Denmark to Lithuania – Part 2/2
We left Arkadiusz and Slupsk a little before 10 am Saturday morning, knowing that this would be the longest day so far. The destination was Miroslavas in Lithuania, some 550 km away, where we would meet my good friend Renata. The GPS siad we would arrive at 6:30, but it was not going to be that easy.
First we hit traffic around Gdansk. The first 300 km took a long time and after lunch, our projected arrival was around 9 pm.
The next 110 km were fantastic. Narrow, twisty country roads in beautiful rural scenery with next to no traffic made it easy to get going. Anders spent the next break adjustning his headlight, which he had accidentally mounted upside down, since it was now inevitable that it would be dark before we arrived.
The final stage – another 110 km – was to take us from eastern Poland to Lithuania. It started out well, but we quickly hit extensive road works and over the course of 40 km, first one anden then the other lane was blocked. That meant lots of waiting at signals. At the end, there were not more signals, but the road was blocked and marked with a no entry sign.
Well, we had a place to be and our bikes are fairly offroad capable, so after a quick glance at each other, we rode around the sign and onto the gravel and sand that was to become a road. It went well, and we were quickly back on tarmac. Second time went well too. Third time, I could see the lights from the next town and thought “unless they have removed a bridge, we’re going to make it!” That’s when I realized they had removed a bridge. We passed two confused road workers in front of their mobile homes, but had to face the fact that a creek was obstructing us. We rerouted, refueled and was in Lithuania soon after.
At 10 pm we were finally there. Well, we had forgotten about the 1 hour time difference, so actually it was 11. We didn’t have a detailed address of Renata’s moms house, but her desciption of the road was easy to follow. Until we had to pinpoint the exact house. We didn’t feel like knocking on a wrong door in the middle of the night, so after nearly an hour of looking around, we rode out of town and pitched our tent on a field hidden by some trees.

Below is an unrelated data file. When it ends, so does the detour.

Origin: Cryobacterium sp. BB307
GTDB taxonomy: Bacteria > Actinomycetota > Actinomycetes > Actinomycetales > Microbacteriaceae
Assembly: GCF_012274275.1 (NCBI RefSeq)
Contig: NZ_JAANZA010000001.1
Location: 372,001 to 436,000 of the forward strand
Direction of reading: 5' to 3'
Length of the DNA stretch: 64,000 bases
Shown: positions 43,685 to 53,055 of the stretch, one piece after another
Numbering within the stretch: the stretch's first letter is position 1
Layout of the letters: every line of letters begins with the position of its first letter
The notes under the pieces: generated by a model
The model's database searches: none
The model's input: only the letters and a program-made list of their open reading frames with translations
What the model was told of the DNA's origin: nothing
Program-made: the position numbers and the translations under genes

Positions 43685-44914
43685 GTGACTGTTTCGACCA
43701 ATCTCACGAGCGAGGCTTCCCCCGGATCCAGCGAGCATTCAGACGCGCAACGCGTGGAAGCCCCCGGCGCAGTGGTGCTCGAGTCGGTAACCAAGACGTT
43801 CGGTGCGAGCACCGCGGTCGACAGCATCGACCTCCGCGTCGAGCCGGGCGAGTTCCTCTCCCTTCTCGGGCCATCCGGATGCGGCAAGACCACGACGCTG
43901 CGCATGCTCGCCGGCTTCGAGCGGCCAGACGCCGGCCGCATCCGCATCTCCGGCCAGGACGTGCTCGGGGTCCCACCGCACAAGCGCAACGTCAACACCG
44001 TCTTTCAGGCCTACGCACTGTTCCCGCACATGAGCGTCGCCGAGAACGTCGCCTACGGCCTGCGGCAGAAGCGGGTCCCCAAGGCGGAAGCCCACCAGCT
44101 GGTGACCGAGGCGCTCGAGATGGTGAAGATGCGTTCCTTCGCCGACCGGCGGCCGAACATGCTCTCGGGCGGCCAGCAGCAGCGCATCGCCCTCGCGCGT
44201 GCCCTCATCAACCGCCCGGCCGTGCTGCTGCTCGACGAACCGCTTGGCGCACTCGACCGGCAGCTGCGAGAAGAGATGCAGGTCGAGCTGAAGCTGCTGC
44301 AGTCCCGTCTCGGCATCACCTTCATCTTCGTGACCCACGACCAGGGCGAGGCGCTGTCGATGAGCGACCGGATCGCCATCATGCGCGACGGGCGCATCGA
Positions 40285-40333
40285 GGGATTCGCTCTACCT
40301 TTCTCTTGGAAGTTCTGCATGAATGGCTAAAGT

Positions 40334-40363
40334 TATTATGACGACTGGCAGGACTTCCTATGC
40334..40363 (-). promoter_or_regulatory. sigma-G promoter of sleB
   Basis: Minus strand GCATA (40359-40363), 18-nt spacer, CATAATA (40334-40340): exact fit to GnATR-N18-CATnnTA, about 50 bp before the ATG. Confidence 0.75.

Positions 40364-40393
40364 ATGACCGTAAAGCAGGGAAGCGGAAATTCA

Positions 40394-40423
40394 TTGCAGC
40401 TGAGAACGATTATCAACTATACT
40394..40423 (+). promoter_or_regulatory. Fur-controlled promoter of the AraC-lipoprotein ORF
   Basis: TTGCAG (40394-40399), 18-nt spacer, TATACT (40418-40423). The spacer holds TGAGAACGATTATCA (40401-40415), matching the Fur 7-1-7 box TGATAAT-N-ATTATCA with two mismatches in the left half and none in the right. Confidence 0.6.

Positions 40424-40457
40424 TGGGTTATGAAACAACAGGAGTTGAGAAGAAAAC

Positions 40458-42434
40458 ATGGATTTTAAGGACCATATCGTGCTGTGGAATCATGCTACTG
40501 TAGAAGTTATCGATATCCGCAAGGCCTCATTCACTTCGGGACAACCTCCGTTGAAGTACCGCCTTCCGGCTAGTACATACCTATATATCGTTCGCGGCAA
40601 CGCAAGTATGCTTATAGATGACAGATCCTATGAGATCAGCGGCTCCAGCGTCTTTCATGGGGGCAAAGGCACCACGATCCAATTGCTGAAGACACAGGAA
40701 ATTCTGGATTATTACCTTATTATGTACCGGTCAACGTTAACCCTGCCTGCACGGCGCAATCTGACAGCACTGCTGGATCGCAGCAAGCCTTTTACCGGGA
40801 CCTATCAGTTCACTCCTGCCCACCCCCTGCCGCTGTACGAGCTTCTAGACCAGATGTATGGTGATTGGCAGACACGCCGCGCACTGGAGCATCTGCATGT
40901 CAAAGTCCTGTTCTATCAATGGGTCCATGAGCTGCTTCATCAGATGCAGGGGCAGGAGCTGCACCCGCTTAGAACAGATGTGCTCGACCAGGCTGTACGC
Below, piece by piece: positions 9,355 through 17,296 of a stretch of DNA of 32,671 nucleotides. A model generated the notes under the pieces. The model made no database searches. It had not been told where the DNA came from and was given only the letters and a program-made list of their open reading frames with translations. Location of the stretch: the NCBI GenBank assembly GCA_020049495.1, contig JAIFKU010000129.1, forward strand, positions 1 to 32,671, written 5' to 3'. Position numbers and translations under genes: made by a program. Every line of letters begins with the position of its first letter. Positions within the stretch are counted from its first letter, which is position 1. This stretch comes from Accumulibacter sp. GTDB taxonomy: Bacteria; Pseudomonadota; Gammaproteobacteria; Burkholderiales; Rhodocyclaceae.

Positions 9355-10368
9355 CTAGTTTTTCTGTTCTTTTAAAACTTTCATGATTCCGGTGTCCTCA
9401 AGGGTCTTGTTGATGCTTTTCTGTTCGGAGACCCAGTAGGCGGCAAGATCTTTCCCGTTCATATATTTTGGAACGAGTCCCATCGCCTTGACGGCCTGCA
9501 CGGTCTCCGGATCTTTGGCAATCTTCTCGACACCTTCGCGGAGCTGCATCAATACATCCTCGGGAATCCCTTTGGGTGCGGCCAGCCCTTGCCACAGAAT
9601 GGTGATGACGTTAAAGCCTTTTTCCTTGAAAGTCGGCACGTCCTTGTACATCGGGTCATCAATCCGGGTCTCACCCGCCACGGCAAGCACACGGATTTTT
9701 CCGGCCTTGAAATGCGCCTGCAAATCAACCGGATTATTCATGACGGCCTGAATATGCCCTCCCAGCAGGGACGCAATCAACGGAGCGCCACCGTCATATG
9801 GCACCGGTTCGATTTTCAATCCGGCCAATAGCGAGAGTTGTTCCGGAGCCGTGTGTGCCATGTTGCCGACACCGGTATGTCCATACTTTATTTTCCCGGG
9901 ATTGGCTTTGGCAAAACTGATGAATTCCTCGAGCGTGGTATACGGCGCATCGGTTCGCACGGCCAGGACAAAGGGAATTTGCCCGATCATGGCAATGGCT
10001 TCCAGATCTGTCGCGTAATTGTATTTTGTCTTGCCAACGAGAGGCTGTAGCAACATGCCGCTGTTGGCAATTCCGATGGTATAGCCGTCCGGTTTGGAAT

Sunday morning we rode back into Miroslavas to have another look. I did not have high hopes, but we went to the same street as earlier, and there she was, waving at us from her courtyard. Piece of cake.
We stayed with Renata and her family most of the day. They are in the process of restoring a house – a project going on its tenth year – which the also live in, at least during summer. It is very primitive. Only electricity in some rooms, and no running water. From the outside, though, it looked very nice with a brand new roof. They gave us a warm welcome and her mom immediately made us pancakes, even though we were a day late in our arrival.
Renata showed us the house, the barn, and the garden. Her niece was visiting, and we took a trip up to Renata’s uncle’s farm. It is difficult to describe how large the difference is between the lifestyle of and average Dane and how people lived in Miroslavas. They are a world apart. Renata’s uncle had a little farm with a cow, a bull, a calf, four pigs, and a dozen chicken on three acres. He did not have a job apart from tending to his farm, but was quite an entrepreneur and sometimes collected metal from the other villagers which he then sold. And that seemed to be the way most people in the village lived. Very far from our cushy jobs and super markets in Denmark. I have nothing but respect for Renata, who have still managed to travel the world and gain a master’s in International Affairs (or something, Renata please correct me if you’re reading this :-)).
At some point Renata’s uncle (translated by her) said that for us it had to be like coming to Africa – hinting that we were the rich westerners who had jost dropped by on a whim to visit some poor people, and could ride on as soon as we wanted too. It sounds negative here, but it was really just a statement. That gave food for thought. Even more later on, when I leaned that my motorcycle had cost more than Renata’s mother’s house.
Everybody we met were incredibly nice and welcoming. Even if it felt a bit too much like a safari at times, since we just walked around looking, unable to talk to people in their language, I think we all enjoyed meeting each other. We finished the day by digging some of the trench which will hold water pipes going into the house and thanked Renata and her mom for having us. We jumped on our bikes and rode the 100 km to Vilnius where we set up camp for the night after a great day in good company.